Saturday, 16 December 2017

BT earnings down, hit by cost of sports rights

By Mary Lennighan, Total Telecom
Thursday 02 November 17

Global Services reports 11% decline in underlying revenue and 39% earnings drop in Q2, hitting group numbers

BT reported a 4% decline in earnings in the second quarter of its financial year as a result of the cost of sports rights, higher pension costs and a weak performance from its Global Services unit, amongst other things. The U.K. incumbent posted adjusted EBITDA of £1.81 billion (€2 billion) for the three months to the end of September…

BT reported a 4% decline in earnings in the second quarter of its financial year as a result of the cost of sports rights, higher pension costs and a weak performance from its Global Services unit, amongst other things.

The U.K. incumbent posted adjusted EBITDA of £1.81 billion (€2 billion) for the three months to the end of September, on revenues of £5.95 billion; revenues slid by 1% on a reported basis while underlying revenue fell by 1.5%.

BT Consumer, which accounts for just over a fifth of group turnover, saw revenue increase by £10 year-on-year to £1.26 billion, but EBITDA at the unit was down by 3% to £245 million and operating costs rose by 2% to £1.02 billion. BT said costs rose due the creation of new customer service roles and additional sports rights costs, including for Premier League football.

Revenue at mobile business EE grew by 4% to £1.33 billion, but the incumbent's mobile customer base slipped to 29.7 million from 30.2 million a year earlier.

Its TV customer base crept up to 1.8 million from 1.7 million over the same period.

It was a difficult quarter for BT's Global Services business, which saw revenue drop by 10% to £1.26 billion and report an 11% decline in underlying revenue. EBITDA at the unit fell by 39% to £81 million.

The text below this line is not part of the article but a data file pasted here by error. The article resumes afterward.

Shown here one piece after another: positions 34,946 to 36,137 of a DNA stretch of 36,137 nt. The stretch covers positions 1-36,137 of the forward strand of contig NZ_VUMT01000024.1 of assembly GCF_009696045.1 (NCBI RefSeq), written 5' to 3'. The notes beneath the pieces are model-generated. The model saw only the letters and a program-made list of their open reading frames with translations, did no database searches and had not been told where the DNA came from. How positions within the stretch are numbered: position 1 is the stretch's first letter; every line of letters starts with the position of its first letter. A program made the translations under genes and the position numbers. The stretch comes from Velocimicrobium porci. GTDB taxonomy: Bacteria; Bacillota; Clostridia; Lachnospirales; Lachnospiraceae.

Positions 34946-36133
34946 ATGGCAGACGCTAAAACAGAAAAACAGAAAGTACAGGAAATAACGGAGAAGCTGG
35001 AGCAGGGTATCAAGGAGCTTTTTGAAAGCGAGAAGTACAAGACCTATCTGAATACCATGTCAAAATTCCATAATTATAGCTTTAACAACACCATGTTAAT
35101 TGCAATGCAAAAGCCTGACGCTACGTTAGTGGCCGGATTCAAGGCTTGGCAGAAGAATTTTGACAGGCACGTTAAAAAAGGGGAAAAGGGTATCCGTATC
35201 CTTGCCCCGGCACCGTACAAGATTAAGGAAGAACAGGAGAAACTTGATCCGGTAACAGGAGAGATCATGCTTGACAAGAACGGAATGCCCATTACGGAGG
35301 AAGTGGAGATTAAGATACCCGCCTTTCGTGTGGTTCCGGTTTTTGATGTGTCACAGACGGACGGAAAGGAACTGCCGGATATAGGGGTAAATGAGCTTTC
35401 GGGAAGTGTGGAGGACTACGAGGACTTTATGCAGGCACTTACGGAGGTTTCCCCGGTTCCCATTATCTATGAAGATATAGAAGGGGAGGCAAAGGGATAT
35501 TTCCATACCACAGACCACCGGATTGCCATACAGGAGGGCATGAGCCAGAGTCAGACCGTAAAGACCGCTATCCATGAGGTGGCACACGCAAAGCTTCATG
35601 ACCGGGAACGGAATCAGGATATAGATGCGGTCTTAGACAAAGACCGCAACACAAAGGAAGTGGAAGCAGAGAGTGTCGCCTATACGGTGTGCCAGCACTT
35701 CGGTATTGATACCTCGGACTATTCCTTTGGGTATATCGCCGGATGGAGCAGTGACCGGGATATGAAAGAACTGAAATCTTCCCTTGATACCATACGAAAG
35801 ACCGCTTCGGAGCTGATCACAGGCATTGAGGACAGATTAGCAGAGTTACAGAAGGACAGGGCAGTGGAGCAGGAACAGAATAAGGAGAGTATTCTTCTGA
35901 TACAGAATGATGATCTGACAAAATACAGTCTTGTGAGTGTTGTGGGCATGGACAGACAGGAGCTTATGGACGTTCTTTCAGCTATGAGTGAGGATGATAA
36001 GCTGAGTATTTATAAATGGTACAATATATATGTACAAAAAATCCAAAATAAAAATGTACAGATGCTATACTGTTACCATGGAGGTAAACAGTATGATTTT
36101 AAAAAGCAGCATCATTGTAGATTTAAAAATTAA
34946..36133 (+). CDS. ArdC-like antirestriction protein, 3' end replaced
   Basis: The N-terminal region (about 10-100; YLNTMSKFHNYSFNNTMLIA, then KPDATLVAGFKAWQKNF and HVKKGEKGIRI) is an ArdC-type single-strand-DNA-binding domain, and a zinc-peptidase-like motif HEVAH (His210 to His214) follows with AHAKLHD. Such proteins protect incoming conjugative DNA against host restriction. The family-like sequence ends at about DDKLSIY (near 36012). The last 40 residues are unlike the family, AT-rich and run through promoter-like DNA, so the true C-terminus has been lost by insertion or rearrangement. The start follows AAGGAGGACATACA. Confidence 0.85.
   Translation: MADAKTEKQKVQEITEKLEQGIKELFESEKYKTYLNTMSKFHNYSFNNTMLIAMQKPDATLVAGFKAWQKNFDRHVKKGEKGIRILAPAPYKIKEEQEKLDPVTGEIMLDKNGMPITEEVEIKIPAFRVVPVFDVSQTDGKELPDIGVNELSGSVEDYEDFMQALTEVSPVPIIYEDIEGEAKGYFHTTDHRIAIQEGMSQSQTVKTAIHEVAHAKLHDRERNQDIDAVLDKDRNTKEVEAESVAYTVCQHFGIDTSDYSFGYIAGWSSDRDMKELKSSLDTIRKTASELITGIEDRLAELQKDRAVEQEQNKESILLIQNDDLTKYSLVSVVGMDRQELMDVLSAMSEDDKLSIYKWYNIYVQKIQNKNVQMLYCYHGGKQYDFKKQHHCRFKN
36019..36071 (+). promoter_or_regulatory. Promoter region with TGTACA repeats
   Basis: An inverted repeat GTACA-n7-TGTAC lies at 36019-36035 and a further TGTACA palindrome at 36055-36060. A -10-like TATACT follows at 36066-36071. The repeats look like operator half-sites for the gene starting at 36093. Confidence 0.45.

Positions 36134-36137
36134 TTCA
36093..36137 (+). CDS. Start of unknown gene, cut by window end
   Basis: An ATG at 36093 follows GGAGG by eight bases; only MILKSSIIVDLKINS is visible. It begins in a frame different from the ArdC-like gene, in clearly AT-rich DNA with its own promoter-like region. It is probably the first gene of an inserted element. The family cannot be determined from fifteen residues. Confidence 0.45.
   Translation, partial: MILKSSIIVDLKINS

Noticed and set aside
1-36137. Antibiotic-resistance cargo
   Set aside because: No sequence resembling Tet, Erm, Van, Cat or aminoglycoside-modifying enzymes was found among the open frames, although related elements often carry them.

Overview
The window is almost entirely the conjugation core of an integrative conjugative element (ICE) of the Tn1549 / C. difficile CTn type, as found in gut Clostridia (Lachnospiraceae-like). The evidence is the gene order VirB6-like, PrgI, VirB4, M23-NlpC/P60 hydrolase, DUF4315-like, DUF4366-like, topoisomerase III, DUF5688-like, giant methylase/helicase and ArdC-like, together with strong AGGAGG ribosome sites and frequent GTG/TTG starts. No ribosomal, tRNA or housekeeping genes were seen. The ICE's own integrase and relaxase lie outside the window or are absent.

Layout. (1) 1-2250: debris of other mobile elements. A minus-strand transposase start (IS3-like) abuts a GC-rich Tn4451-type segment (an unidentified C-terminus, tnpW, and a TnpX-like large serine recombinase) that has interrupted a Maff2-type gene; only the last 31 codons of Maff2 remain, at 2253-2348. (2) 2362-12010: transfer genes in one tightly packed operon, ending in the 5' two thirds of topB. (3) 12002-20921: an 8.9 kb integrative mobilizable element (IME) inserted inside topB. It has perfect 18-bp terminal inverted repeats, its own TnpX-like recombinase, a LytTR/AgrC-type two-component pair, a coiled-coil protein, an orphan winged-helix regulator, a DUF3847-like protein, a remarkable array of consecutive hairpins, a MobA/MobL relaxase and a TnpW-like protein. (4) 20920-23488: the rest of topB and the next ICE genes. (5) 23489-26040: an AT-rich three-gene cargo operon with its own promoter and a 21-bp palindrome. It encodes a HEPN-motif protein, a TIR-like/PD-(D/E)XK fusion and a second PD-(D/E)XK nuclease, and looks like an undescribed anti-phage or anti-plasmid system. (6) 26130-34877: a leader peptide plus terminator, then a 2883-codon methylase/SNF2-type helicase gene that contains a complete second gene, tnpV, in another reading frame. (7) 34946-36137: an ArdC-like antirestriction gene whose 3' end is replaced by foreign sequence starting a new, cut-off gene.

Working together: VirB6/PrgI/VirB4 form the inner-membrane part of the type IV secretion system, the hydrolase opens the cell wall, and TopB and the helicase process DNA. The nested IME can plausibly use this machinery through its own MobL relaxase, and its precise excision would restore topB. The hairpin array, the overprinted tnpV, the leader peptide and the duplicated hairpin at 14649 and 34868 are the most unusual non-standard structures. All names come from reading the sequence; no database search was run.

"This underlying revenue decline reflects lower IP exchange volumes and equipment sales in the U.K., in line with our strategy to reduce low margin business, the ongoing impact of a major customer insourcing services in the U.S., a large contract in Brazil that has now completed and lower general trading across all our regions," BT said.

Global Services' order intake in the quarter was £0.9 billion, down 38% on-year.

BT's closely-watched pension deficit stood at £7.7 billion net of tax in 30 September, a slight improvement from £8 billion at the end of June.

The telco said it is "considering a number of funding options to address the deficit, including arrangements that wold give the BT Pension Scheme a prior claim over certain BT assets,"

Discussions with labour unions are ongoing, BT said.

BT will pay an interim dividend of 4.85 pence per share in the 2017-2018 financial year, but said it will fix its interim dividend at 30% of the prior year's full-year payout from 2018-2019.

The telco maintained its full-year outlook. It expects underlying revenue to be broadly flat and adjusted EBITDA to come in at £7.5 billion-£7.6 billion. Adjusted EBITDA for the first half of the financial year was £3.6 billion.
 

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